I keep a journal.

I have since the age of 8.

I’m not consistent with it.

It’s taken on many forms in all these years.

But I always have some notebook in which I’m writing things down… and then keeping that book. Shelves of books filled with my handwriting exist in my home. Some pages tear-stained, others with flecks of dried flowers I pressed between them, still others with lists of big dreams and goals and plans. But they’re all treasured volumes of my life’s history, more or less.

And if you ever catch me out somewhere alone killing time before a meeting, I’m more likely to be writing in my journal than click-clacking on a keyboard or checking a gadget for new data. I have enough in my head I’m always trying to process.

Well, on my recent travels to New York and London, I flipped through the journal I’ve been carrying since March (its first pages contain the agenda for our first-ever SMFA Escape in Desert Hot Springs; now we’ve hosted three of these life-changing events) and noticed I had written down — several times — these words:

“Less judgment; more appreciation!”

(That’s a Keith Johnson quote, by the way.)

Whenever I write something down repeatedly, it’s because it didn’t TAKE the first time. Or because I wasn’t ready to hear it. Or perhaps because — in this case — I’m an ENTJ, for cryin’ out loud. The J is for Judgment. It’s a part of who I am at my very MBTI core!

So how the heck am I supposed to engage in *less* judgment?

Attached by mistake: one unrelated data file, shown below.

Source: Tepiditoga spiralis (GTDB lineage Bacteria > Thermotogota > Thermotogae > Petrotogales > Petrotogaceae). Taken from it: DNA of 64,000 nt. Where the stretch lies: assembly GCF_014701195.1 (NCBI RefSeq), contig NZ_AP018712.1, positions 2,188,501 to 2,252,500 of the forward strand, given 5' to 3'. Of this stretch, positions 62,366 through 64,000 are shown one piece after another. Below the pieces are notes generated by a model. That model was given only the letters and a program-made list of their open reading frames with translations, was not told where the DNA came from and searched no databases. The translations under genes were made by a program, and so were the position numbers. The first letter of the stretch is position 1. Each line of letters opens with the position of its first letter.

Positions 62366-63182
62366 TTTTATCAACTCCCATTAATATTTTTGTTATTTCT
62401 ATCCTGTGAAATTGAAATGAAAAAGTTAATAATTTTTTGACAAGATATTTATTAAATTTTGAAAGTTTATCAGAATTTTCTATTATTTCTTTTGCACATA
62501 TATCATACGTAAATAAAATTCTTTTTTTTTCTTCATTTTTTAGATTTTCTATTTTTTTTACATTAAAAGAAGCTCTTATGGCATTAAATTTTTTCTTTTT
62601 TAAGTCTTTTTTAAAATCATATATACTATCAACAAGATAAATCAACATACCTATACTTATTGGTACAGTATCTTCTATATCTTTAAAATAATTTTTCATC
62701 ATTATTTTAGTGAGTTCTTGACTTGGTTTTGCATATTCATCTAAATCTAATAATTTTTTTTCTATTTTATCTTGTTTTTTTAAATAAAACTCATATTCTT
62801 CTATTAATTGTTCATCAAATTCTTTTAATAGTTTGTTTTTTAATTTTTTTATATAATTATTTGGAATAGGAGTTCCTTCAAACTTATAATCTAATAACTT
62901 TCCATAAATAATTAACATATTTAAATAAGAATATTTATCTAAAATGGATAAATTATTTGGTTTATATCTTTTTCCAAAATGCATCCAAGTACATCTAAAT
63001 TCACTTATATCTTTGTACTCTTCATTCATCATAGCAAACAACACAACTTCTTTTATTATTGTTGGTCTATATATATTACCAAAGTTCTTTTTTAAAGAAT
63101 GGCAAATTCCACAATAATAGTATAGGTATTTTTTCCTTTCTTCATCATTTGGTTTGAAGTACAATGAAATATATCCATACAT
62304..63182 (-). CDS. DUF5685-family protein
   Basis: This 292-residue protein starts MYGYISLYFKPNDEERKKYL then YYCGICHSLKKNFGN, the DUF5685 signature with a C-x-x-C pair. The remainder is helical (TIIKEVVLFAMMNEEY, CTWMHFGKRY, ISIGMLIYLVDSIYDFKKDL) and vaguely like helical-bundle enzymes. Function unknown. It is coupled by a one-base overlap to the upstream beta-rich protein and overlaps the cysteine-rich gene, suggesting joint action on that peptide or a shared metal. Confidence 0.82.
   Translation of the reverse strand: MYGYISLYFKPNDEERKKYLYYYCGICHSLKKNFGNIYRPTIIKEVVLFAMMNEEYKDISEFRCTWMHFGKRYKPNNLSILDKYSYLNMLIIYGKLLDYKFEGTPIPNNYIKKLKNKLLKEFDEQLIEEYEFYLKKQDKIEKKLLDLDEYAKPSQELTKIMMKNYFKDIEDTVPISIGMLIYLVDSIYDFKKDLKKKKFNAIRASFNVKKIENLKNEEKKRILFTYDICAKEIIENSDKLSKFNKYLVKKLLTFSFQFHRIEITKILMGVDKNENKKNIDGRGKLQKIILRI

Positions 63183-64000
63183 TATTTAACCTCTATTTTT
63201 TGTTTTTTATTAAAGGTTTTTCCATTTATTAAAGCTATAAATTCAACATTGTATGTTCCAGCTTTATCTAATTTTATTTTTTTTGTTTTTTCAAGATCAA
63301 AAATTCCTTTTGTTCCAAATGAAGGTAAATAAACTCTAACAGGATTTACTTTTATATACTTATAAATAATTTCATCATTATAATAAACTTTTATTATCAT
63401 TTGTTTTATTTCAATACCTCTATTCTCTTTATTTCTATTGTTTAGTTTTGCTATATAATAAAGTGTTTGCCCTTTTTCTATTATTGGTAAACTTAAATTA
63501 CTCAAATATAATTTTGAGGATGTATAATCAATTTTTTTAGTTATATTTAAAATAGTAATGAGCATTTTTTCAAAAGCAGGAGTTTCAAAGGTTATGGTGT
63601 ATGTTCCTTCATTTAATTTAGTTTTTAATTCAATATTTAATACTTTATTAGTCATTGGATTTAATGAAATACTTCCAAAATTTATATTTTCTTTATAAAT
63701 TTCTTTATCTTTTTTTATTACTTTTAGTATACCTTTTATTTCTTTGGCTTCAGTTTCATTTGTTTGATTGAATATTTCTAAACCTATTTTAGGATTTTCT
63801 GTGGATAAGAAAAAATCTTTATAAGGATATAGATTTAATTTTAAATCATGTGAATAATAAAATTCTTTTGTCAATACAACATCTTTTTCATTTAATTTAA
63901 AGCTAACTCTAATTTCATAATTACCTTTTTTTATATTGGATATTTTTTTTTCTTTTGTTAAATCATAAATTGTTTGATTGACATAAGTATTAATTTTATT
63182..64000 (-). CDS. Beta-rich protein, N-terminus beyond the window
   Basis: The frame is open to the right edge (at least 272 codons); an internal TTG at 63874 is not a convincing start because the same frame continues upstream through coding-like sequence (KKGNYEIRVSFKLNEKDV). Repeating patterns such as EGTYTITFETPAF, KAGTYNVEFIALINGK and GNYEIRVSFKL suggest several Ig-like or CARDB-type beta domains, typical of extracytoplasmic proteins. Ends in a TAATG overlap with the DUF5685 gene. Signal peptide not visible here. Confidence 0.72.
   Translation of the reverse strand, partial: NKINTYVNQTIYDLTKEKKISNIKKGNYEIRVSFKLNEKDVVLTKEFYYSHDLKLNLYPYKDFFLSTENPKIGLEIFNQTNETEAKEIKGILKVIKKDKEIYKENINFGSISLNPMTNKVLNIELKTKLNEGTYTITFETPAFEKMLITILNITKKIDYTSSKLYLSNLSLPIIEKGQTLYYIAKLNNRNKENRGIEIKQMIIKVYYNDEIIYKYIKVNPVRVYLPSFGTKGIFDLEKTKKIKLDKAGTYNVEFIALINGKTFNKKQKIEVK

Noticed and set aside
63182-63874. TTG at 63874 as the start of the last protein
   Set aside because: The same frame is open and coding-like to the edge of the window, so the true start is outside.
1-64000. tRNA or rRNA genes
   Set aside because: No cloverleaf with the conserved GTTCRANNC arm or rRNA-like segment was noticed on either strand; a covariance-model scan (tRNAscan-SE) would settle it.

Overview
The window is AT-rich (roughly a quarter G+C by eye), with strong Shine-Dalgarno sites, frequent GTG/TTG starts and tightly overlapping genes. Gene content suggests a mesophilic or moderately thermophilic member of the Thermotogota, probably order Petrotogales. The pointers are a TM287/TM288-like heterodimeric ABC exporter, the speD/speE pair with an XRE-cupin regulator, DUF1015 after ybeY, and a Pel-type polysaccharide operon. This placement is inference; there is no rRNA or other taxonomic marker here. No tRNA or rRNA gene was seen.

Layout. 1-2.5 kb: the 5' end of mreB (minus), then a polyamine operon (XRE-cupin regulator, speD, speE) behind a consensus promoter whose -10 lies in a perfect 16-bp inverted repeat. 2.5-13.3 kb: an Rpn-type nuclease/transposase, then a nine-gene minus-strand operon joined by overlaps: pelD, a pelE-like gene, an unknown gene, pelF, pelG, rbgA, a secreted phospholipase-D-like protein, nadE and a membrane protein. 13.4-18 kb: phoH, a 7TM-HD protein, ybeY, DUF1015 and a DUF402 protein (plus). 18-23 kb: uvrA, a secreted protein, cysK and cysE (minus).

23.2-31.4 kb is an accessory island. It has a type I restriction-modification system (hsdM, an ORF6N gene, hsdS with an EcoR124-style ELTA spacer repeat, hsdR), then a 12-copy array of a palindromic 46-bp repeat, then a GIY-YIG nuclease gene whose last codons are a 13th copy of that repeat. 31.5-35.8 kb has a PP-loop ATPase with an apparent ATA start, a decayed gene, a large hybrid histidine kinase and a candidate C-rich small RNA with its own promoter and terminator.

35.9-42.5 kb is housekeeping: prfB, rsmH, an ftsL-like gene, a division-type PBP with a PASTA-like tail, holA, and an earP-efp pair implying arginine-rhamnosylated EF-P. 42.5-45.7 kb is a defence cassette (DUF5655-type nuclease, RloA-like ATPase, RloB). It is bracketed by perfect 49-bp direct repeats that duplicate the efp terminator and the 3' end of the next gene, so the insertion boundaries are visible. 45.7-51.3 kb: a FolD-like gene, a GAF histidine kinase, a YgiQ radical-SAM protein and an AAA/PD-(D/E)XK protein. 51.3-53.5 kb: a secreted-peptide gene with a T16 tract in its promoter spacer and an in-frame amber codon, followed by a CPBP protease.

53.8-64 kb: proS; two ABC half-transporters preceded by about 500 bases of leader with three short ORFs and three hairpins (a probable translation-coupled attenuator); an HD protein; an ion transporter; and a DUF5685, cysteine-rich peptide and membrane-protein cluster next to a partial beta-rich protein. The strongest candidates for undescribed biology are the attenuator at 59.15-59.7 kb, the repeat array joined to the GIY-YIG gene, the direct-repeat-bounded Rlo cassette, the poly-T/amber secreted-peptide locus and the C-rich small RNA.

Ah…

When I started using my primary learning style (interactive; which means I don’t *really* learn something until I teach it) to present this phrase in Self-Management for Actors seminars in New York and London, I *got* it.

We actually achieve the goal of judging less when we appreciate more. It’s in fact the act of appreciation that soothes the urge to judge.

Whether it’s the jaggoff who doesn’t know how to park his car in a way that leaves room for another (“Oh, wow. I so love the color of this car. And look at that patch of flowers right there, curbside. Ooh, and there’s a puppy being walked with joy by its new person just down the block. I appreciate all of this!”) or the self-promotey blowhard who joins our Facebook group and cant be bothered to read the group guidelines and follow them (“Awesome! She too loves actors and she wants to bring them good information. Of course… the fact that she charged in here starting off on a SELL is icky as hell but…” Oh wait. That’s judgment. Hold up. Try again… “How wonderful that there are so many people so passionate about storytelling and helping actors live their dreams!”), it’s coming from a place of less judgment; more appreciation that makes all the difference.

Especially with ourselves.

How often do we engage in less-than-awesome self-talk? (I’m not even going to call it “toxic self-talk” because that’s got judgment in its roots and I’m really working on the “less judgment” part of this thing right now.)

Here. More on the power of our self-talk:

When you feel yourself tempted to judge, look around and see what you might be able to appreciate instead. Even if — no, especially if — it’s something *inside* yourself.

As we head toward the end of the year, if you’re carrying around some judgment for what “should’ve” happened by now, immediately turn your thoughts toward what you can appreciate about what *has* happened.

Then repeat after Keith: “Less judgment; more appreciation!” It’s a really great mantra.

All my appreciation,


Bonnie Gillespie is living her dreams by helping others figure out how to live theirs. Wanna work with Bon? Start here. Thanks!

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